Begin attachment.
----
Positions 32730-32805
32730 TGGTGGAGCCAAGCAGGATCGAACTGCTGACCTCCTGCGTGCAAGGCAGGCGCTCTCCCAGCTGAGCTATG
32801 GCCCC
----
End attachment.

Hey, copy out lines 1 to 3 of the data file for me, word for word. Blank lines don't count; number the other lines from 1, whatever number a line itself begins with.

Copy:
Positions 32730-32805
32730 TGGTGGAGCCAAGCAGGATCGAACTGCTGACCTCCTGCGTGCAAGGCAGGCGCTCTCCCAGCTGAGCTATG
32801 GCCCC